Stay in the Present

Be direct and straightforward about your divorce, but don’t burden your new dates/partners with the past. There’s nothing to hide or be ashamed of, and avoiding the topic sets the tone that you’re afraid of something. Don’t avoid the topic. On the other hand, nobody wants the past to dominate the present. Be here in the now with the person you’re actually dating. They’ll pick up on your interest and that is what sparks chemistry.

Try Not to Compare (Too Much)

You probably can’t avoid comparing your current dates to your former spouse, because that’s what we humans do. That said, notice when you’re doing it and don’t take it too seriously. If you’re stuck in comparison mode, you can’t appreciate your date for who they really are. And let’s face it, making new encounters into nothing more than mental projections of your old relationship is kind of like playing an old song on a constant loop. If you do find yourself doing that, you just might benefit from ….

Therapy, Therapy, Therapy

Don’t be shy about getting professional help. A divorce is the second most stressful event in a human life following the death of a spouse. If you’re finding yourself obsessing over what went wrong in your marriage, or about comparisons between your ex and your current dates, that’s probably a good indication that you have some emotional work to do in order to put your marriage to rest. This is what therapists are for. Your friends are helpful to a degree, but they’re not trained to move your forward the way a good therapist is.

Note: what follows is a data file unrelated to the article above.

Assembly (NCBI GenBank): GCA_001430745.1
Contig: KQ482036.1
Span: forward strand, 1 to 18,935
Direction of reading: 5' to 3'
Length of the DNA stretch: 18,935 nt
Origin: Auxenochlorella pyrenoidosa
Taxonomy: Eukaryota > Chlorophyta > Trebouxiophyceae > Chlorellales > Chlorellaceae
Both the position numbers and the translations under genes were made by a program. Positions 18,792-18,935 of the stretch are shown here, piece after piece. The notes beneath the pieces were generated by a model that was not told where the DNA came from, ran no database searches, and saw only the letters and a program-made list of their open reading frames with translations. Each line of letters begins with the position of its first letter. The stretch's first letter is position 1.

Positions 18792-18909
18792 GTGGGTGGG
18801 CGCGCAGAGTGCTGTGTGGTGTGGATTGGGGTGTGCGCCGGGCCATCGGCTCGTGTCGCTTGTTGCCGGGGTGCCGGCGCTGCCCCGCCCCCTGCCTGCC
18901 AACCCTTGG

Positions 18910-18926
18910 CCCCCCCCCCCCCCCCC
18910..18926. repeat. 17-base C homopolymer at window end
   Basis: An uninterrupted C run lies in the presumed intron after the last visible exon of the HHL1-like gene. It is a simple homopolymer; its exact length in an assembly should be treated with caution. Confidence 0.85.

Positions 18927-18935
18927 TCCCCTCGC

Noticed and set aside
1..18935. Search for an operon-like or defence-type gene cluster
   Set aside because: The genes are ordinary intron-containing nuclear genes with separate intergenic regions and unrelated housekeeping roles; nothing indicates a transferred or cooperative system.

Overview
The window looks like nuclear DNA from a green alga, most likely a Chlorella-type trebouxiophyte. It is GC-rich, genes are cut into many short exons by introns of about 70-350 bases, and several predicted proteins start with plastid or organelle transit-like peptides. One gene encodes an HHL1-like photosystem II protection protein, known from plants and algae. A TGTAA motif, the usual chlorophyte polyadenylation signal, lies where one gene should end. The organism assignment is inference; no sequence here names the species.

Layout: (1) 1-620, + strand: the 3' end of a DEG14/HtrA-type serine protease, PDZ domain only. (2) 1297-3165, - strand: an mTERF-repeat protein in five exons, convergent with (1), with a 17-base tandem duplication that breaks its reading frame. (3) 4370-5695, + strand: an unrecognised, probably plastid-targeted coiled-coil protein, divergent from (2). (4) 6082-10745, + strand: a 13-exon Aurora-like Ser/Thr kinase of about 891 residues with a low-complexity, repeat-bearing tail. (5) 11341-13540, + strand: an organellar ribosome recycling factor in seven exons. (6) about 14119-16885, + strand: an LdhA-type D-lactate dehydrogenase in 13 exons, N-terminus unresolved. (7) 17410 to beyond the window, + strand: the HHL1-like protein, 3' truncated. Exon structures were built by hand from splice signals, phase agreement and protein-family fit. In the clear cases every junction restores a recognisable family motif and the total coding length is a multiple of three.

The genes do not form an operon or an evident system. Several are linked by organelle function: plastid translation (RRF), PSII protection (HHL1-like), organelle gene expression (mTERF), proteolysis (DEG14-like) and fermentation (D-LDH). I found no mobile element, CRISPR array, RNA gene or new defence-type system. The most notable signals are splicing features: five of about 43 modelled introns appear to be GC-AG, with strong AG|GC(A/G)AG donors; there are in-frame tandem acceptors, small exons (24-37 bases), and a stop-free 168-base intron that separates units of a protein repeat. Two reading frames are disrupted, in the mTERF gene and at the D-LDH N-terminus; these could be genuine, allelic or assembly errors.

Adopt a Beginner’s Attitude

Let yourself be a beginner. You’ve been out of the dating scene for a while, and it’s okay to be a little rusty. You can’t expect yourself to be a dating pro from the first moment you swipe right. Take it easy and take the process at whatever pace feels comfortable to you.

Be Yourself

Know that it’s okay to be exactly who you are. You’ve grown and changed; you’re stronger and wiser, and yes, you also have some wounds. Divorce is not easy, but the challenges in life are what cause us to grow. It’s normal to put your best foot forward, but if you’re hiding the truth of who you are in order to woo a new partner, you’re setting yourself up for a fall. You want your new dates to like you for who you actually are, not some fantasy. So let yourself shine. Another word for freedom is nothing left to hide.

Did I miss anything? Let me know–I’d love to hear from you, and maybe I’ll add your insights to a follow up article.

Erik Newton is the founder of Together.

Suggested Reading

Mars and Venus Starting Over: A Practical Guide for Finding Love Again After a Painful Breakup, Divorce, or the Loss of a Loved One